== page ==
Delhi Capitals 184 for 8 (Hetmyer 45, Stoinis 39, Archer 3-24) beat Rajasthan Royals 138 all out (Tewatia 38, Jaiswal 34, Rabada 3-35, Stoinis 2-17, Ashwin 2-22) by 46 runs
It turns out, you can defend a score of less than 200 in Sharjah in IPL 2020. Not just defend, but win comprehensively by 46 runs, as the Delhi Capitals did against the Rajasthan Royals on Friday after putting up 184 for 8. You need to have the bowling for it, and the batsmen should treat a T20 match for what it is: a chance to hit out even when you lose wickets because you have ten of them across 20 overs.
This was not the typical Sharjah pitch however, with the wear and tear of playing several matches perhaps beginning to tell. The ball gripped a bit from a length which made hitting through the line not as straightforward a proposition. The boundaries were still as small as ever, and though both sides suffered from their top orders not firing, the Capitals had the depth and intent to over come that. The Royals didn't.
The Royals did a lot of things right at the start of the match, from winning the toss and opting to chase, to giving a distinct pace tilt to their attack, to not letting any of the Capitals' top four get more than 25. Jofra Archer was supreme, taking 3 for 24 and giving up a mere three runs in the innings' last over. But the collective might of the Capitals bowling attack against a batting line-up that depends heavily on their top order to do the heavy lifting meant all that early good work was undone.
The Capitals kept pushing hard when batting, Marcus Stoinis and Shimron Hetmyer marshalled a series of punchy lower-order partnerships to carry the Capitals to a healthy total. The bowlers then showed why the Capitals are among the title favourites this year by tying down the Royals, who eventually limped to 138.
R Ashwin led the way, brought on in the third over and striking third ball to remove Jos Buttler. It wasn't at the non-striker's end this time though. This was a dismissal that would have pleased the traditionalists too, the ball dipping classically on the batsman and forcing a mis-hit to square leg, where Shikhar Dhawan pulled off a diving catch. The Royals never seemed to recover from that blow, as the innings meandered without momentum, while every Capitals bowler got at least one wicket.
Archer, Aaron, pace and run-outs
On a ground where batsmen have made merry, the Royals had come in with a clear bowling plan: to bowl fast and into the pitch, not putting anything near the batsmen. Archer bowled only two slower balls in his entire four overs, while the Royals also brought in Varun Aaron for his first game. According to ESPNcricinfo's length data, there were only five full balls in the entire powerplay.
While Archer accounted for openers Shikhar Dhawan and Prithvi Shaw, some poor judgement of singles meant Shreyas Iyer and Rishabh Pant were both run out. Iyer was too early out of the blocks when Pant pushed to short cover, and couldn't get back in time when Yashasvi Jaiswal collected and hit the non-striker's stumps direct. Pant himself had a strange run-out, having almost jogged three quarters of the way down when Stoinis had just tapped the ball to short midwicket, an easy run-out at the non-striker's end. With the Capitals at 79 for 4 in 9.2 overs, the Royals had a distinct chance.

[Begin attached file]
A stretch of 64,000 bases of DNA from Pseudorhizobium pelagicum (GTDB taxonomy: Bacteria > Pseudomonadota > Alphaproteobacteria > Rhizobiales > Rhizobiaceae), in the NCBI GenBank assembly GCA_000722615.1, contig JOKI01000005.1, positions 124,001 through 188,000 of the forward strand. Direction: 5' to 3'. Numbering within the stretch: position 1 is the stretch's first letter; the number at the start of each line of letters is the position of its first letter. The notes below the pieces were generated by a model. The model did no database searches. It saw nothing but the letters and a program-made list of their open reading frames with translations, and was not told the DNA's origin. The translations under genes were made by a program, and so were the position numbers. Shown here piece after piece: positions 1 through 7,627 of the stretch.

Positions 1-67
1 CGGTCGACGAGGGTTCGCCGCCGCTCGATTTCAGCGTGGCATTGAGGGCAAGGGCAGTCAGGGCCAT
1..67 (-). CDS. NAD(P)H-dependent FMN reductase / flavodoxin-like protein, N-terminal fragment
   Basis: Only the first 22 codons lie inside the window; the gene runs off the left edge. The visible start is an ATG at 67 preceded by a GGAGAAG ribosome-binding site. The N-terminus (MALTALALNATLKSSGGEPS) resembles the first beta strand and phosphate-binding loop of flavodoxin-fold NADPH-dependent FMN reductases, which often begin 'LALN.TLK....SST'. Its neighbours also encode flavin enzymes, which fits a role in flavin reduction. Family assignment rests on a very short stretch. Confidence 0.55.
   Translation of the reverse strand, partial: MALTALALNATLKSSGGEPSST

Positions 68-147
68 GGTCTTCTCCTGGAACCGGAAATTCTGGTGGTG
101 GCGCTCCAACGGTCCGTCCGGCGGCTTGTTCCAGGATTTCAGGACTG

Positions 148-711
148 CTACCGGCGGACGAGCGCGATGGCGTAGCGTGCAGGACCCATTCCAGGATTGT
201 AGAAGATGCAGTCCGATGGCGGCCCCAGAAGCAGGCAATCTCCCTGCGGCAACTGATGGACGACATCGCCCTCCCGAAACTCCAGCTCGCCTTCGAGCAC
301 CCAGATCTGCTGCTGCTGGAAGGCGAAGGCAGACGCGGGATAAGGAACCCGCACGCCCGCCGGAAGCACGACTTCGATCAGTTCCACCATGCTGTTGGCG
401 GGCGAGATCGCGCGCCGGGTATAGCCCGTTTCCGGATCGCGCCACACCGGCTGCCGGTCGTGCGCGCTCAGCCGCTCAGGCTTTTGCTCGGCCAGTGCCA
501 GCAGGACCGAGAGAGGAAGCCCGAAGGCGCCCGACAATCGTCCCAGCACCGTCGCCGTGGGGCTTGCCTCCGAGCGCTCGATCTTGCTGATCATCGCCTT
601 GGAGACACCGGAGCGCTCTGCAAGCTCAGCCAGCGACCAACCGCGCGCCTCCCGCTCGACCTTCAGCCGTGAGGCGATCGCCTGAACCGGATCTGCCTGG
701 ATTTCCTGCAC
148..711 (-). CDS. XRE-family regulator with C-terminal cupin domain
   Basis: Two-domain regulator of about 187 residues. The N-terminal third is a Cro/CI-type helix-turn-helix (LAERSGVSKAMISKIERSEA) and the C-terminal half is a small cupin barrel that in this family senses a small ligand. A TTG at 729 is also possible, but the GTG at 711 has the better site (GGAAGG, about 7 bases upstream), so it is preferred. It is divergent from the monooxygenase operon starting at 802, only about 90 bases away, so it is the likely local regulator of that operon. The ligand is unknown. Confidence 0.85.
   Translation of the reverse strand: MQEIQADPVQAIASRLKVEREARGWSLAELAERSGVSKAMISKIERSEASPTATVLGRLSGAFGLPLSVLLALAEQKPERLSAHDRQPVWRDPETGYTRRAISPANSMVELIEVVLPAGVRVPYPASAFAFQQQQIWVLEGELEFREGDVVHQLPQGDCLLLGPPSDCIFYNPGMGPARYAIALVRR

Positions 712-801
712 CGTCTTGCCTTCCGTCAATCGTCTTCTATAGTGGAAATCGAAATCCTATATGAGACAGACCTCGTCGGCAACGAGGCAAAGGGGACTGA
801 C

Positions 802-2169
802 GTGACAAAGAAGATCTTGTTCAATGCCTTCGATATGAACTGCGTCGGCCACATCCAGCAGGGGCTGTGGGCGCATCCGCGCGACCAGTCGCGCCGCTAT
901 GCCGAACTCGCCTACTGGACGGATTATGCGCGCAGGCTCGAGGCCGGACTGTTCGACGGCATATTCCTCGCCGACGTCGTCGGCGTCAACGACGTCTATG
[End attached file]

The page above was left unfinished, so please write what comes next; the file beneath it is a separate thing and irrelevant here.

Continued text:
Stoinis, Hetmyer lead revival
Stoinis' intent was best summed up the ball immediately after Pant was out. Rahul Tewatia, who had an excellent bowling day otherwise, floated one too full and Stoinis biffed it straight over long-on. He hit four sixes in his 30-ball 39, trusting his form and power to smash anything that was pitched up. Hetmyer got his eye in and then smashed the pacers around, particularly in the arc between wide long-on and wide long-off. He was out for 45 off 24 with three overs still remaining, but Axar Patel ensured the finish wouldn't be tame with a cameo of 17 off 8 as the Capitals got 97 in the last 10 overs despite having lost their top four inside the first half.
Ashwin gets Buttler - again
The Capitals had seen how the Royals had executed their bowling plans, and they had the pace in Kagiso Rabada and Anrich Nortje to replicate those plans. But they had also seen that the pitch was stopping, and they had the experience and even more impressive skills of Ashwin to call on. He was brought in the third over - Buttler stayed firmly inside his crease the one ball that he was at the non-striker's end for - and his wicket of Buttler deflated the chase.
The Royals opted to have Steven Smith at No. 3 to lend greater balance in the batting order perhaps, and while he did hit a couple of stunning boundaries, Jaiswal at the other end couldn't find either power or placement in his shots. Jaiswal looked like he was setting himself up to bat through the innings, but his innings never got to beyond a run a ball. That lack of momentum at the top meant the Royals were always chasing a steep asking rate, and with Smith caught by a diving Hetmyer at deep midwicket, that ask became tougher. Hetmyer had a good day in the field, with two excellent diving catches in the deep and three overall.
The Capitals' bowlers close in
After the top three, not a single batsman got into double figures save Tewatia, who was the lone batsman in the Royals line-up to successfully bat with sustained aggression. The Royals batsmen looked to target Stoinis but having not got runs off the others at anything near the required rate, that gamble didn't come off. Stoinis was one among several Capitals players who had a good day, capping his batting effort with the wickets of Sanju Samson and Jaiswal. Axar was used for a mere two overs, and he still ended up with a wicket in those, while Rabada did his customary cleaning up at the death, ending a day of comprehensive domination for the Capitals.